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The United States, which under former President Donald Trump ditched talks toward a trans-Pacific trade order, may now be moving to rejoin the club, mostly due to the continuing conflict with China, market observers said Wednesday.
Their remarks came during the second CPTPP Trade Forum, organized jointly by the Korea Chamber of Commerce and Industry and the nation’s largest law firm, Kim & Chang. CPTPP stands for the Comprehensive and Progressive Agreement for Trans-Pacific Partnership.
The event was held to assess the outlook for US trade policies and to establish South Korea’s accession strategies, focusing on whether Korea is ready to adapt to the enhanced obligations and new trade rules within the CPTPP order.
Participants included KCCI Executive Vice Chairman Woo Tae-hee; senior adviser Lee Jae-hoon and foreign attorney Shin Jung-hoon of Kim & Chang; FTA Negotiations Director-General Kim Jung-hoi of the Ministry of Trade, Industry and Energy; and senior researcher Kim Bau of the Korea Institute for Industrial Economics and Trade.
Jeffrey Schott, senior fellow at the US Peterson Institute for International Economics, joined online from Washington, presenting an outlook on the Joe Biden administration’s trade policies and suggesting possible strategies for Korea regarding CPTPP membership.
“It is preferable that Korea joins the CPTPP swiftly as it will be able to secure first mover benefits ahead of clinching the Korea-China-Japan free trade deal in the future,” he said.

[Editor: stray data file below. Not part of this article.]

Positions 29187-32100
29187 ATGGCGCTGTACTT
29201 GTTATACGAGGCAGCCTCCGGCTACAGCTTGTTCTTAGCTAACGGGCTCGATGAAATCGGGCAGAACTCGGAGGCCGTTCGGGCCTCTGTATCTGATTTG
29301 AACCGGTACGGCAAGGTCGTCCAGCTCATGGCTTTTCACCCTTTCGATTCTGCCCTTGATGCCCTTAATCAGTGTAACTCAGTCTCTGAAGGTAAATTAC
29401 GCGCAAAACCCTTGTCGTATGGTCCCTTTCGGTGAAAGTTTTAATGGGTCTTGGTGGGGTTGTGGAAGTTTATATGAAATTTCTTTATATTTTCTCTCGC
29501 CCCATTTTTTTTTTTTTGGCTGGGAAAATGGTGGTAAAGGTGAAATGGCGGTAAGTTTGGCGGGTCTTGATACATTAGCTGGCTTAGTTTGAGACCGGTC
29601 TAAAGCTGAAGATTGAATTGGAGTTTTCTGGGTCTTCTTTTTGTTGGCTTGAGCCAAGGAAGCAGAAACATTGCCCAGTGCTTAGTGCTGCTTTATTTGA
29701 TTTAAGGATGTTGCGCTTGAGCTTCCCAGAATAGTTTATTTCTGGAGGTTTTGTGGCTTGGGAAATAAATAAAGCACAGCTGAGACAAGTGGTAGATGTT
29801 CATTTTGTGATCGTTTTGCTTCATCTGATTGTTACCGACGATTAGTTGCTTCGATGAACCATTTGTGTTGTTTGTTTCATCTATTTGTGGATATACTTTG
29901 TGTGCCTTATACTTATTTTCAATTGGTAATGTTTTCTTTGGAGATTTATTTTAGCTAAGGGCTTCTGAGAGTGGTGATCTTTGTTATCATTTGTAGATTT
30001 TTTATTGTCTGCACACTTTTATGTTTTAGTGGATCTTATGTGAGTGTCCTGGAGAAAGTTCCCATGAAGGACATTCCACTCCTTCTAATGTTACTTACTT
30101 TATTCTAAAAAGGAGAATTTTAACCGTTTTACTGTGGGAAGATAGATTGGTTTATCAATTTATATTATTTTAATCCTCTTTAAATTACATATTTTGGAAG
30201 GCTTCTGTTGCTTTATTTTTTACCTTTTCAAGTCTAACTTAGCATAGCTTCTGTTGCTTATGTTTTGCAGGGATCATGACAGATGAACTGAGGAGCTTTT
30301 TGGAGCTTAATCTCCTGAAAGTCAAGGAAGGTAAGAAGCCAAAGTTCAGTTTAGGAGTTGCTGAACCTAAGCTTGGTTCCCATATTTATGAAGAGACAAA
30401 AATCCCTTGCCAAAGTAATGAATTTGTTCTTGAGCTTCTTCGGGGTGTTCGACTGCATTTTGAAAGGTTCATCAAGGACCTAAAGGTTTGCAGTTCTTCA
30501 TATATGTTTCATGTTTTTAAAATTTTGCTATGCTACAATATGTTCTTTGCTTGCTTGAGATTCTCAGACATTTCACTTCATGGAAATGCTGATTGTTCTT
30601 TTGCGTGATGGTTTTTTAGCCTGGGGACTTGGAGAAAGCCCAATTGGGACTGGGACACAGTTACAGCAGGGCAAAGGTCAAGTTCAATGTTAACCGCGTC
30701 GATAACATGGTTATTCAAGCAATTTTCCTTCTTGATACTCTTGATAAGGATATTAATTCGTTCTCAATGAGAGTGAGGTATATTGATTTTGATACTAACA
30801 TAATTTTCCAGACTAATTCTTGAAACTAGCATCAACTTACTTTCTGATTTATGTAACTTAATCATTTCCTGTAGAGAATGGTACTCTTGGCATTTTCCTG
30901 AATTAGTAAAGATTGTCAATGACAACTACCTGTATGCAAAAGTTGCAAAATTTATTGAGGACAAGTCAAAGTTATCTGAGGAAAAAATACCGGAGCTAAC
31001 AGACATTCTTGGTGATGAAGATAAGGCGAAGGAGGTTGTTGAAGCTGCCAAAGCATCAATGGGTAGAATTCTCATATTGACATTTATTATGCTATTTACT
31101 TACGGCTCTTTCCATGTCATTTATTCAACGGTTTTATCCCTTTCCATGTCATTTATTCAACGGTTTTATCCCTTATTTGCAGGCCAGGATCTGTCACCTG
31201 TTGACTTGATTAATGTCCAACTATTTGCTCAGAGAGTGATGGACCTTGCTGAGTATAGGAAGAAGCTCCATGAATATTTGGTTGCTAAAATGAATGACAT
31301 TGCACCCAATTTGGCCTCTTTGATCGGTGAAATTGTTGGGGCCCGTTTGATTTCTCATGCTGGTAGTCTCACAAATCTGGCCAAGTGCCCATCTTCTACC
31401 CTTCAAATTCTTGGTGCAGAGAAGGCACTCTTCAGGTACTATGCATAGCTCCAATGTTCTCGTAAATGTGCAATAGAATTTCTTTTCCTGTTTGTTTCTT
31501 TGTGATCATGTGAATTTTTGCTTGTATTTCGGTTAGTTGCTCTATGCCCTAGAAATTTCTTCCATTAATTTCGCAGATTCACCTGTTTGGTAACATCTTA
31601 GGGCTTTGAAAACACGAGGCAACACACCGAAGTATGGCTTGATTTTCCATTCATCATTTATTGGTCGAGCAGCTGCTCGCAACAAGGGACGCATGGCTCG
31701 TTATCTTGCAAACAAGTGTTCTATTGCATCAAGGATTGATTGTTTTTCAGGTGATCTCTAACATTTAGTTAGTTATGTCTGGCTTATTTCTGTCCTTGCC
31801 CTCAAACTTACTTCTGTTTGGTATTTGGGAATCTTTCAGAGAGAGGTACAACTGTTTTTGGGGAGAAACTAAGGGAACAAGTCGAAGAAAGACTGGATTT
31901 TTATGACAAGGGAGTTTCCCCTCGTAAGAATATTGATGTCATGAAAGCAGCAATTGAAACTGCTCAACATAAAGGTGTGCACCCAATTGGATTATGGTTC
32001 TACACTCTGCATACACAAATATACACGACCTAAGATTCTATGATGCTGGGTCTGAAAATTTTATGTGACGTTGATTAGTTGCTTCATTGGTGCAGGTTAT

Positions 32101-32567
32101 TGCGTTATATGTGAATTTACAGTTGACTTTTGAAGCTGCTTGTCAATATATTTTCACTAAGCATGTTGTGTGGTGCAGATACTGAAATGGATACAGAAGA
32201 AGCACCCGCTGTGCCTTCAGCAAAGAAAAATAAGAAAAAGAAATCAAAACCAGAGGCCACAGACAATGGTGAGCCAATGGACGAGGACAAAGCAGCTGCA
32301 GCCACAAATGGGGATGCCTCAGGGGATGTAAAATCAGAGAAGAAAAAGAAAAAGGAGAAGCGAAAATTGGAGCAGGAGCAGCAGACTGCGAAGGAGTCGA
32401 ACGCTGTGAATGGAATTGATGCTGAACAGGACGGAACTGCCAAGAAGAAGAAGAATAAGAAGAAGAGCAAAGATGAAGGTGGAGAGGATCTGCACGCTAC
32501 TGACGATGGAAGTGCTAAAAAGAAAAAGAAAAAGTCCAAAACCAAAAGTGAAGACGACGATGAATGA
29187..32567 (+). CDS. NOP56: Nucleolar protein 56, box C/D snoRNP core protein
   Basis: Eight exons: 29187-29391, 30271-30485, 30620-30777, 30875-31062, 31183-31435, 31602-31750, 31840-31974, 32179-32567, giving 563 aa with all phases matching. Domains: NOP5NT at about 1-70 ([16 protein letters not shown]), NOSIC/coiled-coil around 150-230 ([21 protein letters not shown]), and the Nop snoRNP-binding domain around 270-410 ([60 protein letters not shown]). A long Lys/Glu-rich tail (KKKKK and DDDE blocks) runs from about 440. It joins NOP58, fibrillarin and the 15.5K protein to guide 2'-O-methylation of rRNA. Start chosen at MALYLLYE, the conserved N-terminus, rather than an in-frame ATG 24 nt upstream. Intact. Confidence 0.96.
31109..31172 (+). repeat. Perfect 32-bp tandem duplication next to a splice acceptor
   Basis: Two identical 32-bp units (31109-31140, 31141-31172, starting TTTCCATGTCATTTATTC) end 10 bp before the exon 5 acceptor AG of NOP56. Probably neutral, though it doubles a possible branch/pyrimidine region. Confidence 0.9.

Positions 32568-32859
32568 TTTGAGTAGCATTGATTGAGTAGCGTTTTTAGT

“The obligations of the CPTPP are similar to the Korea-US FTA and Korea already has bilateral FTAs with most of the CPTPP members,” he added, saying Asia’s fourth-largest economy need not hesitate to participate.
As for the Biden government, Schott predicted that the US would focus on domestic challenges for a while, but might quickly turn toward strengthening economic ties with its allies in the Asia-Pacific region should the US-China friction become protracted.
Shin of Kim & Chang mentioned a chapter in the pact dealing with state-owned enterprises, pointing out that Korea had 350 state-owned enterprises and would thus see a visible impact.
“In the CPTPP, the text of the agreement is no longer subject to negotiations and new members must simply accept the existing terms,” Shin said, calling for a thorough review before any membership decision.
The free trade deal took effect Dec. 30, 2018, and has 11 signatories: Japan, Australia, New Zealand, Canada, Mexico, Peru, Chile, Singapore, Malaysia, Vietnam and Brunei.
It is a renewed version of the older TPP, or Trans-Pacific Partnership, from which the United States withdrew in January 2017. The remaining 11 member states agreed to continue the initiative and signed a revised version renamed the CPTPP.
KCCI Vice Chairman Woo, who presided over the forum, said Korea needs to look more closely into new trade norms regarding state-owned enterprises, the environment and intellectual property rights to determine how the terms of the pact might affect the country’s industries.
By Bae Hyun-jung (email@example.com)